4. Roy Hargrove Big Band: Emergence. I understand a lot of critics have this on their lists and they're right. I love the songs Requiem and Ms. Garvey, Ms. Garvey. (Though my wife loves the former and dislikes the latter, so your mileage may vary.) I could definitely do without the singing, but the instrumental parts of the album are wonderful.

5. The Chris Kelsey 4: Not Cool (...As In, "The Opposite of Paul Desmond"). I decided to buy his album when I found myself reading three months of archival posts on his blog after following a link from Nate Chinen. Spending a little money on his music just seemed like the right thing to do. Fortunately, I loved it. While some free jazz just sounds unpleasant to me, Kelsey's music sounds exciting, strong and alive, like Ornette Coleman's. I'm not a critic, and so I don't have the right words to describe it, I just liked it.

6. Eric Alexander: Survival of the Fittest. A very good album that I have listened to a lot.

7. Barbra Streisand: Love Is the Answer (Deluxe Edition. The deluxe edition has "Quartet Versions" of the songs and they're much better, to my ears, than the standard "Orchestra Versions." But then again, I don't know why Charlie Parker wanted to play with strings. In any case, the quartet version of Spring Can Really Hang You Up the Most is worth the entire album price. Barbra can sing.

I also liked to Vijay Iyer Trio (Historicity, Somewhere was an WRTI hit) and Robby Ameen Days in the Life, but I'm not prepared to rank them. The free Ropeadope Label Sampler had some good songs, like the Dred Scott Trio's song This Ain't No Russian Novel, Baby.

The only other 2009 album I bought was Jeff "Tain" Watt's Watts album. It pains me to say this since Superwatts (with Kenny Kirkland) is one of my favorites, but this did nothing for me and was a big disappointment. I guess I'm saying I hated it. The dialogue in Devil's Ring Tone: The Movie is funny though.

I understand jazz albums don't sell much, so it seemed to me I should "speak up" and say that I loved these ones, even if I don't have the skills to say why I liked them so much.

Late update: I should include Peppe Merolla's album Stick With Me.

Tuesday, March 9, 2010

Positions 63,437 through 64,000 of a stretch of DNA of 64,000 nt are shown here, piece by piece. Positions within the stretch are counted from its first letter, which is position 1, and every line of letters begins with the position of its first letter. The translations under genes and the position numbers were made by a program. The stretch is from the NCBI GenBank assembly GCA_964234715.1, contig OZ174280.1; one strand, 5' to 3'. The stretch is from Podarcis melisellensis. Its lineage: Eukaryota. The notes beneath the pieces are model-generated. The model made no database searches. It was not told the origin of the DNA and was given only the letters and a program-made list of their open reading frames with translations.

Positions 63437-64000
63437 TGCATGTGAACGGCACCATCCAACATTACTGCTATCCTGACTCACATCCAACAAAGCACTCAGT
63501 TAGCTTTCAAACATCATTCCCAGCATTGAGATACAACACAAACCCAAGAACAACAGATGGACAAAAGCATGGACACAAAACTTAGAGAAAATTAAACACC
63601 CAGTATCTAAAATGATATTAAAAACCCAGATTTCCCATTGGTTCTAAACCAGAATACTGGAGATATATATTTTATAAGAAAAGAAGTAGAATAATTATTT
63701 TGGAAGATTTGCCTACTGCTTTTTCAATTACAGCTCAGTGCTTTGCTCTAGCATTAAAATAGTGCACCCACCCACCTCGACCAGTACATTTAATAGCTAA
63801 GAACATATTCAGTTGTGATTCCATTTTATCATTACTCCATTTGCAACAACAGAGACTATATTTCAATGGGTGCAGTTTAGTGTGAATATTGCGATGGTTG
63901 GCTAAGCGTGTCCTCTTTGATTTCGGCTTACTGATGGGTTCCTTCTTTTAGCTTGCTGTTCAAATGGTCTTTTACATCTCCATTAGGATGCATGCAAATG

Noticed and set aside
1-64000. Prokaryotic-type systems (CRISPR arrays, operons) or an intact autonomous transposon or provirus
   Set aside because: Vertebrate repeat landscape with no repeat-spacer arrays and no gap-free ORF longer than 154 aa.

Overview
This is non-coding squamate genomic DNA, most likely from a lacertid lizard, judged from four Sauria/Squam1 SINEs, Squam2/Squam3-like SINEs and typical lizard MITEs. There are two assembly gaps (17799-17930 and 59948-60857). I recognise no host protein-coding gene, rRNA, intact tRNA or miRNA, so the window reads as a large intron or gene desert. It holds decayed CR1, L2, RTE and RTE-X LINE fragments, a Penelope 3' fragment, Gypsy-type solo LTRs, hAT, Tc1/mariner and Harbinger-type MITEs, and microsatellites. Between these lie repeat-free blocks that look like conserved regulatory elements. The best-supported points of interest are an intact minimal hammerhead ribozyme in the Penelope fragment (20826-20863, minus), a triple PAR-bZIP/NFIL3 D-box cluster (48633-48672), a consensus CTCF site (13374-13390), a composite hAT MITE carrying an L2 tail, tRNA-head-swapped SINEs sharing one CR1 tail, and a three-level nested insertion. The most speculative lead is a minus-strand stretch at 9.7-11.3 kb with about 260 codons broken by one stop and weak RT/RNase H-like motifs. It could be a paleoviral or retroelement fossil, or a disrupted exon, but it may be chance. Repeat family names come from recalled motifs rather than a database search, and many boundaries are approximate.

Greek Independence Day

President Barack Obama, Greek Prime Minister George Papandreou, and His Eminence Archbishop Demetrios of America speak at a reception celebrating Greek Independence Day at the White House.

Unemployment by Education

I tell parents and students that their physics degree will have value to them. The statistics for how the more educated have fared in this recession have been striking. A good visualization is this chart made by the blog Calculated Risk of the data for the last two decades. Actually, it goes back to my college class graduation year, which was a tough one for everyone trying t get jobs.

Thursday, March 4, 2010

42-meter optical telescope site recommendation

It's not the actual decision, but here's the ESO press release declaring that the "E-ELT Site Selection Advisory Committee Recommends Cerro Armazones in Chile." Imagine a 42-meter telescope at this site: Wow!

Saturday, February 20, 2010

President Obama speaks to Space Station Astronauts

The President welcomed a group of school children to the White House and held a conversation with the astronauts on board the Space Station. The astronauts explained the importance of the Space Station as a scientific research laboratory, the President discussed NASA's goals, and the students asked great questions.

Nice to see that the White House blog on this conversation also mentions WISE. 's first images. We "professionals" may sometime feel manned vs unmanned space programs are rivals, but to the public it is one joint enterprise, and we must stand or fall together.

Wednesday, February 17, 2010

First images from WISE

If I had stayed at IPAC I would have loved to work on the new WISE mid-infrared sky survey. So I'm excited to see this new WISE image of Andromeda just released by NASA:

And here are stars in Carina:

Friday, February 5, 2010

Science-Engineering-Technology Congressional Visits Day

I'll be participating in the Fifteenth Annual Science-Engineering-Technology Congressional Visits Day through the American Astronomical Society this spring.
The CVD is a two-day annual event that brings scientists, engineers, researchers, educators, and technology executives to Washington to raise visibility and support for science, engineering, and technology. Uniquely multi-sector and multi-disciplinary, the CVD is coordinated by coalitions of companies, professional societies and educational institutions and it is open to all people who believe that science and technology comprise the cornerstone of our Nation's future.

.. . to underscore the long-term importance of science, engineering, and technology to the Nation through meetings with congressional decisionmakers.

.. . . members of the Science-Engineering-Technology Working Group and other colleagues in the science and technology enterprise.

Should be interesting!